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Albino Doberman Information

History and Education

History of the Albino Doberman

The first albino Doberman recorded by the AKC was Padula's Queen Shebah. Shebah was born in November of 1976. Her parents were two normally-colored dogs, Rasputin VI and Dynamo Humm. Interestingly, Shebah's breeders claimed that Rasputin and Dynamo Humm had produced an albino male in a previous litter; however, this dog died at a young age, and so far as I know there is no firm evidence that he was actually the same color as Shebah, or even that he existed at all.

All the albino Dobermans that have been registered by the AKC are descendants of this single dog, Padula's Queen Shebah. Approximately 11,300 descendants have been registered with the AKC over the last 28 years, and roughly 1830 of these have been albino. The other 9470 or so are presumed to be carriers of the albinistic trait (the only method currently available for separating carrier from non-carrier descendants is by breeding them). All descendants are now tracked through the "z list", which records all dobermans descended from Shebah's parents and registered with the AKC.

At the time that the z list was originally put together, there was some question about seven dogs which were registered as white but not related to Shebah. However, it appears that these dogs were probably fawns which had been misregistered as white. Dr. Jim Edwards, who was at that time Director of Judging, Research and Development with the AKC, made the following statement: "This investigation has uncovered an additional seven (7) Dobermans registered as "white" and not included in Shebah's pedigree. These occur sporadically, with ages varying from two years to fifteen years. Only two of these have produced litters, and only three litters have been registered. We are continuing our investigation into these cases and will provide appropriate updates to the DPCA when our analysis is complete. I am encouraged that this number is small, remembering that color assignment is sometimes difficult for the novice breeder."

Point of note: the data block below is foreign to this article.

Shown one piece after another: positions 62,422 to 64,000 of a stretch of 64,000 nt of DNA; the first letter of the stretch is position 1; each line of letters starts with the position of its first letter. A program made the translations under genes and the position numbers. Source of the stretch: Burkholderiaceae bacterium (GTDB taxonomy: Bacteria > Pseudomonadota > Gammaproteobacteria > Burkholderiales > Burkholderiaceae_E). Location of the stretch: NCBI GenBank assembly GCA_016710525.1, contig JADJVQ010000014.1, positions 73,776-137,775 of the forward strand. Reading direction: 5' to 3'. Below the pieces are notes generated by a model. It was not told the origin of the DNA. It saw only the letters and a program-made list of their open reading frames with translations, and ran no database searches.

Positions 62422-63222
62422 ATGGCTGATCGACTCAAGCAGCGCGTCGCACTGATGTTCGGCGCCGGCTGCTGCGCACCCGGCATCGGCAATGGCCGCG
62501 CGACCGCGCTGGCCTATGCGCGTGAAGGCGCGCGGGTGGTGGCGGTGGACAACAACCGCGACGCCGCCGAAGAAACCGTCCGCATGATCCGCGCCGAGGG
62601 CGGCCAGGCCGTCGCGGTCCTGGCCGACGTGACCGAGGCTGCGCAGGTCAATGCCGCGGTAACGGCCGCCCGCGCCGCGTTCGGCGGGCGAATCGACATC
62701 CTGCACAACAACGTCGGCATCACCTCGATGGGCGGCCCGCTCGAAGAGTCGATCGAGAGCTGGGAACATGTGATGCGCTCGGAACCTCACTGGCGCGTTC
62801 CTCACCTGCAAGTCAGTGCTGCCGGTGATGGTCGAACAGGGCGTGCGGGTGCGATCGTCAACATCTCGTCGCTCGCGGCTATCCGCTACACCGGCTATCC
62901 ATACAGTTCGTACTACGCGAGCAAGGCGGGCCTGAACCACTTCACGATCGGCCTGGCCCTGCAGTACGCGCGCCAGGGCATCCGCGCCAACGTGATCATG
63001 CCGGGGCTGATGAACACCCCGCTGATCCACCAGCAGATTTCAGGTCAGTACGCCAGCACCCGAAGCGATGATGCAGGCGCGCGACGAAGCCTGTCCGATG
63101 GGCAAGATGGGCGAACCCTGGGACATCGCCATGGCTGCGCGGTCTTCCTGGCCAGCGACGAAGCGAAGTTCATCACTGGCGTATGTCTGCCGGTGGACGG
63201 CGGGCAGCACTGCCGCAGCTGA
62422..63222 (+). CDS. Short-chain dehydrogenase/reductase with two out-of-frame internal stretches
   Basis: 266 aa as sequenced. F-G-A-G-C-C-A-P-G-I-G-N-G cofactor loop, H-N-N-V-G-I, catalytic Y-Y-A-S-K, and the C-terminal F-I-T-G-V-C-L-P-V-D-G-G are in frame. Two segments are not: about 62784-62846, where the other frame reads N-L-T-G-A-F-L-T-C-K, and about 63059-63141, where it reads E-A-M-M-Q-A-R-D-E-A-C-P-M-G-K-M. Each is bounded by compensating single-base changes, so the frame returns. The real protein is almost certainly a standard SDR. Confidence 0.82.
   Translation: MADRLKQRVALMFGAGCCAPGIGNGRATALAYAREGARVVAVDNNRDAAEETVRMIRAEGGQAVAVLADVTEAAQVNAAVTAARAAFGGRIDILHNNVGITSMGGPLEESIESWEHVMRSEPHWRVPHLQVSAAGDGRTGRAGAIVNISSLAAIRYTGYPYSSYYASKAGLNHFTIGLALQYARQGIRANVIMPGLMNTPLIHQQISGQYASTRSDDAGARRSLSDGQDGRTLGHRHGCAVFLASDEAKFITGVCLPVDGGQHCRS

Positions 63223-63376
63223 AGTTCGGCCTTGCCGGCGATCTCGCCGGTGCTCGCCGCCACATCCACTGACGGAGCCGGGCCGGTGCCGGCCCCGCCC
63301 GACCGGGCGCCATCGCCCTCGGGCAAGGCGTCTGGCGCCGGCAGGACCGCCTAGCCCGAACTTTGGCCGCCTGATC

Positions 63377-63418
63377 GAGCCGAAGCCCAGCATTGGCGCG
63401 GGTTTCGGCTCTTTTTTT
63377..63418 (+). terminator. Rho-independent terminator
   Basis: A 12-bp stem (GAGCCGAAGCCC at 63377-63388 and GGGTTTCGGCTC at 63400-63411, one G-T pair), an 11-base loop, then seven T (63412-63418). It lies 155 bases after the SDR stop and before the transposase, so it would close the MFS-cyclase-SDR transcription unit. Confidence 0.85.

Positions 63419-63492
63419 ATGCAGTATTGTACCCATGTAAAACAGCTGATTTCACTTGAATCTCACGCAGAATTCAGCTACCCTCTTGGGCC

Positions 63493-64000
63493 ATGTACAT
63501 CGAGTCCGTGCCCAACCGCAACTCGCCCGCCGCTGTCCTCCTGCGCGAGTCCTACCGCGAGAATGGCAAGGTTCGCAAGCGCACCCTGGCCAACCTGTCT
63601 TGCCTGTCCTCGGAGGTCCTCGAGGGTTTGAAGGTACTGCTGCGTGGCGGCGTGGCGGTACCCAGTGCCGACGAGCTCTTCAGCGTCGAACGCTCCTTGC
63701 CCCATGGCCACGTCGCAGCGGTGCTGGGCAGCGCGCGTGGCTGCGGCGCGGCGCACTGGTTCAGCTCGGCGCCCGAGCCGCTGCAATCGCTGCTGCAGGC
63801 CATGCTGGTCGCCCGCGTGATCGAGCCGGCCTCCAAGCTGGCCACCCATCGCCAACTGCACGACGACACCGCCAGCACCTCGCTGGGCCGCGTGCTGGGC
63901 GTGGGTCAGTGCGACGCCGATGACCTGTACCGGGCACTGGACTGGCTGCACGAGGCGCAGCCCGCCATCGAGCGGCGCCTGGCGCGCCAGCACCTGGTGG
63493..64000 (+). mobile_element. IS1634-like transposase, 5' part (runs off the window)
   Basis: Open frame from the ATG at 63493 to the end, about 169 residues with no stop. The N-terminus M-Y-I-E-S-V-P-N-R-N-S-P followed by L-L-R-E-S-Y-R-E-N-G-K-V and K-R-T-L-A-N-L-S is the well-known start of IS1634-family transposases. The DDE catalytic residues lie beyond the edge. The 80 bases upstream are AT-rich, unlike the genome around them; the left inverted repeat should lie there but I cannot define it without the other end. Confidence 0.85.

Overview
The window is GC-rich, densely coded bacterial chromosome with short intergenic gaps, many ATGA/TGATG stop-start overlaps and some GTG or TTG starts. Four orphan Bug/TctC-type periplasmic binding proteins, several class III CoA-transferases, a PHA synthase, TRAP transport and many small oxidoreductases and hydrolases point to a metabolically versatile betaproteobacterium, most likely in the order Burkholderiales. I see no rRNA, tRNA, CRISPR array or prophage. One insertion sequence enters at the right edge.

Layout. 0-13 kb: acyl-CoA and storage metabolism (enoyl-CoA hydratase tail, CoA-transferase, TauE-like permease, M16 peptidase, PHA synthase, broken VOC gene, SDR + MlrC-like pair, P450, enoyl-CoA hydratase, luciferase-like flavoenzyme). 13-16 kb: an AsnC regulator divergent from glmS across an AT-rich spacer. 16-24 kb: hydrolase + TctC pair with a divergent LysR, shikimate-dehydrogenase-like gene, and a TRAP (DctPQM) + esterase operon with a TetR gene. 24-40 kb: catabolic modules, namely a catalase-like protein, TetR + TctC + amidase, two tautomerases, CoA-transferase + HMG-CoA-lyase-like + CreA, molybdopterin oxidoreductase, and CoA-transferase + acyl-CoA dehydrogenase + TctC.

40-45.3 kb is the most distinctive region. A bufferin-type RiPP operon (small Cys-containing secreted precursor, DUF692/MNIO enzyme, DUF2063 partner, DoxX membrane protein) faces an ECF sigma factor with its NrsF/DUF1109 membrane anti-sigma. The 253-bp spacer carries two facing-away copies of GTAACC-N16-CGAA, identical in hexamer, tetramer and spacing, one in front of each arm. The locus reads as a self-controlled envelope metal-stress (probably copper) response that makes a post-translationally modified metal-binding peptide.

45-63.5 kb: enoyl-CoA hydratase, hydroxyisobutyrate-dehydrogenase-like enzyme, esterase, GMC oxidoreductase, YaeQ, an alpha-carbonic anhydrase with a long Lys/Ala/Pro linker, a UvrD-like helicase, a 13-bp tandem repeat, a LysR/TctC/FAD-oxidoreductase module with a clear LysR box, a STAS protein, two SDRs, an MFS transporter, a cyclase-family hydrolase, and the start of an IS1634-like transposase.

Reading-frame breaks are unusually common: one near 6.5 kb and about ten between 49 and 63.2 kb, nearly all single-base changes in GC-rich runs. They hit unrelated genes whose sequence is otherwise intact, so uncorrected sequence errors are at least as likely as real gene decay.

Dr. Jonathan Dodd, editor of the Doberman Quarterly, stated:"The basis for this system is the genetic proposition that all of the "white" Dobermans which have been registered by the AKC stem from a single genetic point in time. Based on this model, it was hypothesized that one or both of the parents of the first registered "white" Doberman would appear in the extended pedigree of every "white", as well as that of every animal producing a "white" offspring. Examination of AKC records has borne this out. Only a few exceptions have been noted and are being investigated, as will any future exceptions. Most presumably result from the mis-identification of fawn animals."

Unfortunately, Dr. Edward has since retired, and the current AKC staff disavow any knowledge of any such investigation! Apparently, though, these dogs were simply misregistered fawns. Interestingly, the registration on Padula's Queen Shebah was originally rejected by the AKC. When the registration application was first sent in, the owners wrote "albino" in the color section. The AKC rightfully returned the slip to the owners, explaining that albino is not a color. Without consulting the Doberman Pinscher Club of America (DPCA), the AKC then independently decided to register Shebah as white (even though she was not actually white). Her registration became official in 1979.

The AKC standard for the Doberman pinscher was amended in 1982, to disqualify dogs "not of an allowed color". Allowed colors are black, red (called brown in other countries), blue, and fawn (also referred to as Isabella).